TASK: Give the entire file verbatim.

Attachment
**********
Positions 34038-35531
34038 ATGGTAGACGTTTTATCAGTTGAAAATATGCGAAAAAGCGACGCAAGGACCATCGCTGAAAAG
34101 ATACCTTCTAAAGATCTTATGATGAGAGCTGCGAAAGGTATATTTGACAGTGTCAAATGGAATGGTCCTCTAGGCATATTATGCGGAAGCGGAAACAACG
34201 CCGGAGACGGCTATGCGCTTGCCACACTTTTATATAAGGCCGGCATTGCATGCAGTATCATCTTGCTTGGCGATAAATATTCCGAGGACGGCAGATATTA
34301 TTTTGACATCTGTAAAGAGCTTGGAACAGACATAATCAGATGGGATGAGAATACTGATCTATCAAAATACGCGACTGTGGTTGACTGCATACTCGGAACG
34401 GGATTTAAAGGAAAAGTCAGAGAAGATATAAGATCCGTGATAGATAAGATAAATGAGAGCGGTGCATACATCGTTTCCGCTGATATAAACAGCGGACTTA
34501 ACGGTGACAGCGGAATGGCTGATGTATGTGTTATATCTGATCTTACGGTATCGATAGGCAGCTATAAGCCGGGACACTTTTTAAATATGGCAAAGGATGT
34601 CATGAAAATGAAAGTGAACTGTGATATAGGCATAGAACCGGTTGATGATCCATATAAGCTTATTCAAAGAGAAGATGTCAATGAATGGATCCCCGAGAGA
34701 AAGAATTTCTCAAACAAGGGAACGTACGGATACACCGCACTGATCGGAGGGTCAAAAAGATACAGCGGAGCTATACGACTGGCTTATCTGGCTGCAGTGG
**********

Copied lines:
Positions 34038-35531
34038 ATGGTAGACGTTTTATCAGTTGAAAATATGCGAAAAAGCGACGCAAGGACCATCGCTGAAAAG
34101 ATACCTTCTAAAGATCTTATGATGAGAGCTGCGAAAGGTATATTTGACAGTGTCAAATGGAATGGTCCTCTAGGCATATTATGCGGAAGCGGAAACAACG
34201 CCGGAGACGGCTATGCGCTTGCCACACTTTTATATAAGGCCGGCATTGCATGCAGTATCATCTTGCTTGGCGATAAATATTCCGAGGACGGCAGATATTA
34301 TTTTGACATCTGTAAAGAGCTTGGAACAGACATAATCAGATGGGATGAGAATACTGATCTATCAAAATACGCGACTGTGGTTGACTGCATACTCGGAACG
34401 GGATTTAAAGGAAAAGTCAGAGAAGATATAAGATCCGTGATAGATAAGATAAATGAGAGCGGTGCATACATCGTTTCCGCTGATATAAACAGCGGACTTA
34501 ACGGTGACAGCGGAATGGCTGATGTATGTGTTATATCTGATCTTACGGTATCGATAGGCAGCTATAAGCCGGGACACTTTTTAAATATGGCAAAGGATGT
34601 CATGAAAATGAAAGTGAACTGTGATATAGGCATAGAACCGGTTGATGATCCATATAAGCTTATTCAAAGAGAAGATGTCAATGAATGGATCCCCGAGAGA
34701 AAGAATTTCTCAAACAAGGGAACGTACGGATACACCGCACTGATCGGAGGGTCAAAAAGATACAGCGGAGCTATACGACTGGCTTATCTGGCTGCAGTGG